Implementing the new Public Sector Agreement has seen elements like the payment of back pay and the employment of more psychologists and pharmacists continuing to be sources of major frustration.
We are increasingly frustrated by the number of public Health Services who are incapable of paying members what they are owed in back pay.
It’s now three months since the new Agreement came into force, and it is bewildering that public Health Services have not yet finished processing backpays. In some cases, we are being told that back pay will not be finalised and paid until late March and early April.
Instead of pledging to do a better job and get the back pays sorted out faster, we’re being given excuses about difficulties with payroll software or that other agreements came in adding to administrative delays.
Health Services have known that there would be back pay arising from the new Agreement.
They’ve had more than enough time, approximately 12 months since the heads of agreement was signed, to prepare and get ready to determine and process back pay.
It is extremely frustrating for us that some members have not been paid their back pay. It is also not helping that these same Health Services seem incapable of communicating with their own staff about when back pay is expected to be paid.
The Union certainly encourages members that have not yet been paid their back pay to contact their Health Service’s chief executive officer. Let them know you are frustrated you haven’t been paid your back pay but be sure to be polite about it.
At the same time, the Union is dealing with Health Services who continue to think they can delay what they will implement from our Agreement.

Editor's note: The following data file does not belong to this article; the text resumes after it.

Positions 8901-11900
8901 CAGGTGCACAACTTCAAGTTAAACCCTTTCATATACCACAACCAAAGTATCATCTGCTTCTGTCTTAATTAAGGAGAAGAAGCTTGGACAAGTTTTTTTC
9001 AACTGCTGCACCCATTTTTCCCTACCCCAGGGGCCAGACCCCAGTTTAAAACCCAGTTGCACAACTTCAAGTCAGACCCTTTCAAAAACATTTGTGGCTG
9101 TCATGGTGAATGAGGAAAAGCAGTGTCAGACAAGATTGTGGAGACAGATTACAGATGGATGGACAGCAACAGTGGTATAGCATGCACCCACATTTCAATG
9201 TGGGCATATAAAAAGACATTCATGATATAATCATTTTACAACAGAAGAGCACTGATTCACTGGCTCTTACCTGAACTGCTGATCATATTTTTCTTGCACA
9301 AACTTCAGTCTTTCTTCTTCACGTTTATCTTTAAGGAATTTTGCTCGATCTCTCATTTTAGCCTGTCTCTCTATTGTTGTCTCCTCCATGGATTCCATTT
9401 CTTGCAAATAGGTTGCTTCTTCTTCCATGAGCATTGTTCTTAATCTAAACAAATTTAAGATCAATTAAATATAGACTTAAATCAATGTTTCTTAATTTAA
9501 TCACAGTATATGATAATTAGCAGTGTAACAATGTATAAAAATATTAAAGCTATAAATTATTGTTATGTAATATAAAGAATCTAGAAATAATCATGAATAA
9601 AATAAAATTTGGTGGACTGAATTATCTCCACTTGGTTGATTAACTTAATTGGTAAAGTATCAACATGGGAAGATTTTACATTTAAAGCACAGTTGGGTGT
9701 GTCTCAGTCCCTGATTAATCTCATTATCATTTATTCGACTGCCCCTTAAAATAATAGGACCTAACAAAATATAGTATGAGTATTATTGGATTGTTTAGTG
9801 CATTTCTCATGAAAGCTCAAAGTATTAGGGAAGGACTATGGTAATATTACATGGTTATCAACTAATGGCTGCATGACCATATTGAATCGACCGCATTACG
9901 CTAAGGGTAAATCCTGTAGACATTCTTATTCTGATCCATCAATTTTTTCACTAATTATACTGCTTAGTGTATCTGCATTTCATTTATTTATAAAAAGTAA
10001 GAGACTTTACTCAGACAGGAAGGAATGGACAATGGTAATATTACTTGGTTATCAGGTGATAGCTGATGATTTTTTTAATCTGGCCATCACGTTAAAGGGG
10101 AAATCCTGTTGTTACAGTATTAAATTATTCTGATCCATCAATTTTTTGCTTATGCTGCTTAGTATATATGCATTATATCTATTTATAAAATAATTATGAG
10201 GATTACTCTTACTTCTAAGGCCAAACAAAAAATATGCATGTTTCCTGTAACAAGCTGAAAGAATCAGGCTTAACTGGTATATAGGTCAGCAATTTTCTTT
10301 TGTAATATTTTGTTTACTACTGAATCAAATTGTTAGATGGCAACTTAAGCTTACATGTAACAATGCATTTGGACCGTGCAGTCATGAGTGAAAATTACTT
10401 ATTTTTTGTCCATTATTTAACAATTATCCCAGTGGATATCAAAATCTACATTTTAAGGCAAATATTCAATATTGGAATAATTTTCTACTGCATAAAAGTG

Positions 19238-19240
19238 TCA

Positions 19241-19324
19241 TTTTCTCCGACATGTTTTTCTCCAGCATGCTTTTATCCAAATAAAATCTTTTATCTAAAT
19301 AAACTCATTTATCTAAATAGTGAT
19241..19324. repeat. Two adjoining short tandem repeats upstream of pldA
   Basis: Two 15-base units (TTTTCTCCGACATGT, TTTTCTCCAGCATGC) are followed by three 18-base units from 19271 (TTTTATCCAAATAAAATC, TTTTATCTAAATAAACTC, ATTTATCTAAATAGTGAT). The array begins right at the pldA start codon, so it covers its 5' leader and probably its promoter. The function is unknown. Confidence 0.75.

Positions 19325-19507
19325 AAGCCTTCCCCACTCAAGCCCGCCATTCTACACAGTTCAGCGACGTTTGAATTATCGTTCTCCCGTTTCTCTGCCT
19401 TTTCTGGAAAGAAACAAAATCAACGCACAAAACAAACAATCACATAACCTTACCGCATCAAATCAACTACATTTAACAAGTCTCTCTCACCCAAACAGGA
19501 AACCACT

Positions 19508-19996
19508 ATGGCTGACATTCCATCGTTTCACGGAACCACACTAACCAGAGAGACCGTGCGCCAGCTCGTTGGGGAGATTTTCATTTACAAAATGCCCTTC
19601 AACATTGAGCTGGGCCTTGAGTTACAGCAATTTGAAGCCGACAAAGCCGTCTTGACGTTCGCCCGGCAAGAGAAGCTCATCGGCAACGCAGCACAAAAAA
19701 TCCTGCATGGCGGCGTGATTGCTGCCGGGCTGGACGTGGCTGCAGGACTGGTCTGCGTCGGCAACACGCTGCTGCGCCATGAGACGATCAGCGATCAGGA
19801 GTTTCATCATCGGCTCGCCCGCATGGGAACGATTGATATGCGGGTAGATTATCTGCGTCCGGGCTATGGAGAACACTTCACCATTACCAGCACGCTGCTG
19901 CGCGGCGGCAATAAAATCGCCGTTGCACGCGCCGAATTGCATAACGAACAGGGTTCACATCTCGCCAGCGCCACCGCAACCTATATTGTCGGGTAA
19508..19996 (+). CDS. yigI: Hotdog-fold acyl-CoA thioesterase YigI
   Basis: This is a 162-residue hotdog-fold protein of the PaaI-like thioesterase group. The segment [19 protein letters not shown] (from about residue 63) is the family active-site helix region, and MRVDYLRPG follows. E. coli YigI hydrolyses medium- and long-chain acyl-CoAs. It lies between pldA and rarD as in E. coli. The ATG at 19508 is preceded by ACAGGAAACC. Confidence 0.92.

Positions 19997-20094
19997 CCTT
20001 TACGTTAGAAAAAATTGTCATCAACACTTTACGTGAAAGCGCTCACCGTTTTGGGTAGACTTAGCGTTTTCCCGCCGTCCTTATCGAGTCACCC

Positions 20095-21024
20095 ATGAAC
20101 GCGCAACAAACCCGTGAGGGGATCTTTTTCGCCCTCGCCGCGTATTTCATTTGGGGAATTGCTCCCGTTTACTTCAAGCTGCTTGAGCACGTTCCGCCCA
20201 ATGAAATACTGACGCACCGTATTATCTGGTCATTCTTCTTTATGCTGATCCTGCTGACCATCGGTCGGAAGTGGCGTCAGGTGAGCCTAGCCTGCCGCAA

Aside from the situation surrounding back pay, the other most pressing issue is the failure by Health Services to begin advertising for psychologist and pharmacist roles.
We remain bewildered by Health Services’ refusal to begin recruiting more psychologists and pharmacists. It is part of our agreement, and we expect health services to comply with our agreement. Frankly, there is no choice.
Just like the issue around back pay, this is another issue that Health Services knew was coming.
They understood, or so we thought, that inclusion of additional psychologists and pharmacists was to address workload issues.
With the recommendations arising from the Royal Commission into Victoria’s Mental Health System, the need for more psychologists to treat the growing number of people presenting with mental health needs is very clear.
It is also difficult to understand why Health Services have not begun recruiting for more pharmacists.
There is a clear shortage in pharmacists, with work during the bargaining process revealing the very real shortages in pharmacist numbers and the failure of most Health Services to meet the recommended pharmacist ratios developed by the Society of Hospital Pharmacists Australia.
The excuse we are given is there is a lack of funding, or they that have to prepare business cases to justify recruiting more psychologists and pharmacists.
Frankly these excuses are boring and don’t stack up.
Since the Victorian Government signed off on the increases in psychologist and pharmacist numbers, there is no reason to hold up recruiting. Health Services will have the funds, but they have to start the process of recruitment.
It is also troubling from a public health point of view.
Our public Health Services need more psychologists to deal with the rapid increase in Victorians needing assistance with their mental health and mental health care. More pharmacists are needed to ensure they can safely care for patients and administer the care of patients leaving hospital, along with the fact that more is being expected of pharmacists.
By failing to recruit more psychologists and pharmacists, as required under our Agreement, Heatlh Services are locking in extreme workloads, putting the health and safety of members at risk.
Having such massive workloads has an impact on your own health.
It can lead to exhaustion, depression, and greater levels of job dissatisfaction, which ultimately impacts on the quality and quantity of work being done.
We will continue to press Health Services and the Department of Health about these issues, however, in the meantime please let us know if you have not received your back pay and/or if you have seen advertising for psychologist and pharmacist roles for your health service.